March 23rd, 2017, 07:10 AM  #11  
Senior Member Joined: Mar 2015 From: New Jersey Posts: 1,081 Thanks: 87  Quote:
 
March 23rd, 2017, 07:47 AM  #12 
Senior Member Joined: Mar 2015 From: New Jersey Posts: 1,081 Thanks: 87  
March 23rd, 2017, 08:01 AM  #13 
Senior Member Joined: Mar 2015 From: New Jersey Posts: 1,081 Thanks: 87 
Is 1/x a homeomorphism from x>0 to y>0? 1) No. $\displaystyle y = \lim_{x\rightarrow \infty}1/x = 0,$ 0 $\displaystyle \not\epsilon$ y>0 2) Yes. $\displaystyle \lim_{x\rightarrow a}1/x =1/a$ $\displaystyle \epsilon$ y>0 for every a in x>0 It's a legitimate question. 
March 23rd, 2017, 10:46 AM  #14 
Senior Member Joined: Mar 2015 From: New Jersey Posts: 1,081 Thanks: 87 
For f(x) =1/x from x>0 to y>0 $\displaystyle \lim_{x\rightarrow 0}\frac{1}{x}$ doesn't exist, but not relevant. For f(x) = x on x>0 $\displaystyle \lim_{x\rightarrow 0}x=0$, but not relevant. homeomorphism requires continuity for every x of x>0. If this is point you were trying to make, I accept it; but not relevant to OP since I was questioning the other end. 
March 23rd, 2017, 11:25 AM  #15 
Math Team Joined: Dec 2013 From: Colombia Posts: 6,875 Thanks: 2239 Math Focus: Mainly analysis and algebra  
March 23rd, 2017, 01:23 PM  #16 
Senior Member Joined: Mar 2015 From: New Jersey Posts: 1,081 Thanks: 87 
$\displaystyle \lim_{x\rightarrow a}1/x =1/a$ for all a in x>0. a=$\displaystyle \infty$ is not a number. In general, if f homeomorphic from A to B, $\displaystyle \lim_{x\rightarrow a}f(x) = f(a)$ $\displaystyle \epsilon$ B for all a in A. a=$\displaystyle \infty$ is not a number. That simple, logical, explanation resolves all issues, including tan.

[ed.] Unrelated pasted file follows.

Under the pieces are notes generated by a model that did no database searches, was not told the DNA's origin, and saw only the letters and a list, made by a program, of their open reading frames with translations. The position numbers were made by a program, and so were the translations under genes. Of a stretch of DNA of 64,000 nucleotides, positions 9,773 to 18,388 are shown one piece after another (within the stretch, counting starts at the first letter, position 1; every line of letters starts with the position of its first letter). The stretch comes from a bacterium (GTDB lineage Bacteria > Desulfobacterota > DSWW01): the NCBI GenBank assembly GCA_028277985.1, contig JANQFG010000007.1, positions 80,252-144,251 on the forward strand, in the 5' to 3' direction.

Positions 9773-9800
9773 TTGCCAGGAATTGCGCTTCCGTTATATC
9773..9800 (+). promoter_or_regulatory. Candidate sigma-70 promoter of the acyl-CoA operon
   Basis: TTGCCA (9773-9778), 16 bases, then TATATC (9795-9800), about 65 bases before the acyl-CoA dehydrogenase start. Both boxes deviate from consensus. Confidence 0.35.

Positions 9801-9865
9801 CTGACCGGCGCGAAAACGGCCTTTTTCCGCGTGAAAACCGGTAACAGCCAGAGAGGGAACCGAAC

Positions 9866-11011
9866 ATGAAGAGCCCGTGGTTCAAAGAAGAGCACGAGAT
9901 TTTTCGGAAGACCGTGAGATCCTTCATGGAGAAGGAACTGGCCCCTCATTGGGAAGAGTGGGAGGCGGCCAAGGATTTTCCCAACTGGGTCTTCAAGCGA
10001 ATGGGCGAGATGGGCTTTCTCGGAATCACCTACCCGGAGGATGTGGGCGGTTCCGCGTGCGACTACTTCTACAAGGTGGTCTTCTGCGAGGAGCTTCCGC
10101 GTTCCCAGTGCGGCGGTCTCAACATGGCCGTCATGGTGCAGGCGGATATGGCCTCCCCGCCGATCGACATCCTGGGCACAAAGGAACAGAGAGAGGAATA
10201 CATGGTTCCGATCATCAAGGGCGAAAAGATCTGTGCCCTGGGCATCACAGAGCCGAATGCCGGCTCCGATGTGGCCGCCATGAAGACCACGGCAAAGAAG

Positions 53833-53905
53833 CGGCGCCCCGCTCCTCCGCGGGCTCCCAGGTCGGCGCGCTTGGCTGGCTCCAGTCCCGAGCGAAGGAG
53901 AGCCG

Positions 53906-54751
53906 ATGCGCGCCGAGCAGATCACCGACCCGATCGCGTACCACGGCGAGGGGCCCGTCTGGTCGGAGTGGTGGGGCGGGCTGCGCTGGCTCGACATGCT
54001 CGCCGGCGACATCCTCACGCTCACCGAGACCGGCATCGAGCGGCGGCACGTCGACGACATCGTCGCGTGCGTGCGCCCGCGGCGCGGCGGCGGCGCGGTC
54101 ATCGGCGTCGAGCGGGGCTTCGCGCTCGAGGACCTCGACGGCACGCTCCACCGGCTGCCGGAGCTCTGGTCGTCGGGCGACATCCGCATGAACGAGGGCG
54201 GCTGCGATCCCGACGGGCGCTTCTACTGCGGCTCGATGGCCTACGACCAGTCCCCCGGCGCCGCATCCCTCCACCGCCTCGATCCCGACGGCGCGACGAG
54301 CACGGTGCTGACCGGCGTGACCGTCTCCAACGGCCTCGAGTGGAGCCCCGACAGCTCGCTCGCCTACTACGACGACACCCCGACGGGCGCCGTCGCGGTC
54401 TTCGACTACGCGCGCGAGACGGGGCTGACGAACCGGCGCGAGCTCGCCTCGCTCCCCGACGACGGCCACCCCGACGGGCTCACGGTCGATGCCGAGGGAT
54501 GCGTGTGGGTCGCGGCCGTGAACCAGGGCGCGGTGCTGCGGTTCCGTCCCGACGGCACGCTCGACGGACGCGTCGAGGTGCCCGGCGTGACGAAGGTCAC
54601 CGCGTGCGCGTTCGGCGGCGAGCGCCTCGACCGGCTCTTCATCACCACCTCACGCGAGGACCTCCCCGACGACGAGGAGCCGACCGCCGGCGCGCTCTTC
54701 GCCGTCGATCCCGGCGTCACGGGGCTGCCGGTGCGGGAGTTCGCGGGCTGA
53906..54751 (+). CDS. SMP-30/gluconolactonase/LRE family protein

March 23rd, 2017, 03:24 PM  #17 
Math Team Joined: Dec 2013 From: Colombia Posts: 6,875 Thanks: 2239 Math Focus: Mainly analysis and algebra 
Yes, all convergent sequences in A map to convergent sequences in B. That's been the idea right from the start, hasn't it?

March 23rd, 2017, 03:26 PM  #18 
Math Team Joined: Dec 2013 From: Colombia Posts: 6,875 Thanks: 2239 Math Focus: Mainly analysis and algebra  This is back to the idea that the metric gets distorted under the transformation because Cauchyness is defined in terms of the metric.

March 27th, 2017, 07:44 PM  #19 
Senior Member Joined: Mar 2015 From: New Jersey Posts: 1,081 Thanks: 87  Yes e^{x} is a homeomorphism from x$\displaystyle \geq$0 to 0<y$\displaystyle \leq$1 Strictly by definition of H. Completeness or limits at infinity have nothing to do with this. e$\displaystyle ^{x}$ continuous for all x$\displaystyle \geq$0 makes sense, e$\displaystyle ^{x}$ continuous at $\displaystyle \infty$ doesn't make sense: $\displaystyle \lim_{x\rightarrow \infty}f(x)= f(?)$